Sensible Solutions for Refurbished Radiology

Comparing 1.5T MRI Gradient Slew Rates

Posted by Vikki Harmonay on Tue, Sep 25, 2018 @ 16:09 PM

Yes, they make a really loud noise. And their magnetic field is actually strong enough to lift a car before modification. MRI1But most importantly, they drive MRI value on the secondary market. So, what do you need to know about 1.5T MRI Gradient Slew Rates?

A slew rate is the speed at which the gradient reaches its maximum amplitude. It’s also called rise time. It’s measured in millitesla per meter per microsecond or mT/m/ms. The higher the slew rate, the thinner the anatomical slice.  That means higher clarity in the image produced.

Aren’t All OEM Gradients The Same?

Nope. Each manufacturer has 3-4 different gradients, and each has their own different names. When comparing these OEM MRI Gradients, it’s best to judge them by their slew rates. Let’s take a look at GE, Siemens, Philips and Canon Gradients and their Slew Rates.

Gradient & Slew Rates-1

Is The Highest Slew Rate The Best?

Not necessarily. And those are the most expensive, so you’d better be sure it’s what you really need. It’s easier to market a system with a higher Slew Rate on the secondary market. But the cost will be significantly higher. You need to make your decision on the types of studies you’ll be doing on a routine basis. You may not need the highest Slew Rate for your practice, medical facility, hospital or clinic.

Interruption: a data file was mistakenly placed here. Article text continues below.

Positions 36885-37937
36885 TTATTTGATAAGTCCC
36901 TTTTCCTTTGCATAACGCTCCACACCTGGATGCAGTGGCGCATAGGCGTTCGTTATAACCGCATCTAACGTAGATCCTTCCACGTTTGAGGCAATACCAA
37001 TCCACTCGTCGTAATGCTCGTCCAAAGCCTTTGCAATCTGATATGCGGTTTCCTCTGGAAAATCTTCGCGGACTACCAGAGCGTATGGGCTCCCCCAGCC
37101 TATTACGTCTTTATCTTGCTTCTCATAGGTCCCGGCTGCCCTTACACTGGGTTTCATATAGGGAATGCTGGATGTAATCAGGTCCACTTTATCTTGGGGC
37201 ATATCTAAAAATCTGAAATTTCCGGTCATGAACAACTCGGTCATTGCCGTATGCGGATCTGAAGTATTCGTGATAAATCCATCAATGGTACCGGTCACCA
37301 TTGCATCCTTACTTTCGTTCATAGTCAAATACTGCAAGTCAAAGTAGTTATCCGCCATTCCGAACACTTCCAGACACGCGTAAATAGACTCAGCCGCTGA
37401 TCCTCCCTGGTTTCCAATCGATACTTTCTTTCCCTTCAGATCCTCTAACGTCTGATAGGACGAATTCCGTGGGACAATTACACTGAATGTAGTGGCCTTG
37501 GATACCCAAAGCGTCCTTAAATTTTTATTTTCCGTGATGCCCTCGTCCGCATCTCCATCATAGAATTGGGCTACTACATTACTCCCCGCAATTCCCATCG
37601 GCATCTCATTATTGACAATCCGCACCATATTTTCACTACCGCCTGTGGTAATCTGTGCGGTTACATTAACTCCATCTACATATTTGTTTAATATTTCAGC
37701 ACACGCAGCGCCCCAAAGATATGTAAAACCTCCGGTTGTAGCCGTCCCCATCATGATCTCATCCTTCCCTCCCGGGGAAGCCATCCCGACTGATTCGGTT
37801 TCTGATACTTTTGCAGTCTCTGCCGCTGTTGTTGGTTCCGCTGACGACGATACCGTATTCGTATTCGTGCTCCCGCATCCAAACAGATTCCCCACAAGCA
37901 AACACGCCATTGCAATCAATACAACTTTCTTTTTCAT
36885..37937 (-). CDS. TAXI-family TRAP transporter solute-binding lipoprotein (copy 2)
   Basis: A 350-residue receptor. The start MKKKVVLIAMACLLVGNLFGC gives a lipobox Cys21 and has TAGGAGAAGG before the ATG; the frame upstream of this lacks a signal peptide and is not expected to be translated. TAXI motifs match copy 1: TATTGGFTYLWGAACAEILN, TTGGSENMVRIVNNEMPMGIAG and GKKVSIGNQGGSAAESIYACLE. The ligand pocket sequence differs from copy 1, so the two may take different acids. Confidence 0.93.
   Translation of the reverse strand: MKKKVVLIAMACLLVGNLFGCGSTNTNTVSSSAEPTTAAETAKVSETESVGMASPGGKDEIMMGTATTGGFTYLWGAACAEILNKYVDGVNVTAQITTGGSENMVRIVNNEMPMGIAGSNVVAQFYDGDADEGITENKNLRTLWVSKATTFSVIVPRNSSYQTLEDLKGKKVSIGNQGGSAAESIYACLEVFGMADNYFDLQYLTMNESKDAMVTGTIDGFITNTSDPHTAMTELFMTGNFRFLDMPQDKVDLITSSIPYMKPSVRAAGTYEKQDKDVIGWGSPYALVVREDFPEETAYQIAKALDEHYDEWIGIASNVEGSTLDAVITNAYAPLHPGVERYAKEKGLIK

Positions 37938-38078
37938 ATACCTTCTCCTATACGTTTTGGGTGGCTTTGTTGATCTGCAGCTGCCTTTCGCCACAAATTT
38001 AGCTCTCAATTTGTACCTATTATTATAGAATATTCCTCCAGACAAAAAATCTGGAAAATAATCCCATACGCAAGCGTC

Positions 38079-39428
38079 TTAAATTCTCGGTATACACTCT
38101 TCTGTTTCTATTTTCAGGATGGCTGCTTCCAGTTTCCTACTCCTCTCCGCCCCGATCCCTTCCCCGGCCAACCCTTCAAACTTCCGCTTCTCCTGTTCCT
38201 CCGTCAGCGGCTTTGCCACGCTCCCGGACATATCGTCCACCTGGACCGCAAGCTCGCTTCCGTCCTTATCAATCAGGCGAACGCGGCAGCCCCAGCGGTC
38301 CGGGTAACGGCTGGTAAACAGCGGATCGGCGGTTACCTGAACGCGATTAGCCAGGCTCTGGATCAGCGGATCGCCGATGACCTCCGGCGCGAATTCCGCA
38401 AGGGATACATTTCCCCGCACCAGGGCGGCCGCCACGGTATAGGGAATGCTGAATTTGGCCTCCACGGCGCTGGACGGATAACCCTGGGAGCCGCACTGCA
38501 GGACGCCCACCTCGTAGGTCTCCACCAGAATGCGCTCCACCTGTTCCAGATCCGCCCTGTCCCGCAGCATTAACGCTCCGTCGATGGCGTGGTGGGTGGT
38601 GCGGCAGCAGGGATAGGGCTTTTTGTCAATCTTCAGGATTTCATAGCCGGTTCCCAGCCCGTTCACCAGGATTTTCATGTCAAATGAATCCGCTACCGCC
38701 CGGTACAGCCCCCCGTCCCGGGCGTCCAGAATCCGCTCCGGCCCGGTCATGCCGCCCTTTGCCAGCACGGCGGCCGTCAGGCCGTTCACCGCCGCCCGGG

How Do You Know Which Is Right For You?

It’s always wise to talk to an expert, like those at Atlantis Worldwide. We’ve been helping medical equipment buyers for more than 25 years. We’re an authority in the complex industry of refurbished and used radiology equipment and are happy to help you determine the equipment that fits your needs perfectly. Our experts can also help you develop your business plan and help you with every aspect of purchasing and implementation. You can check out client testimonials about our expertise hereContact Us Today! 

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Meet the author: Vikki Harmonay



Topics: Medical Imaging Comparisons, MRI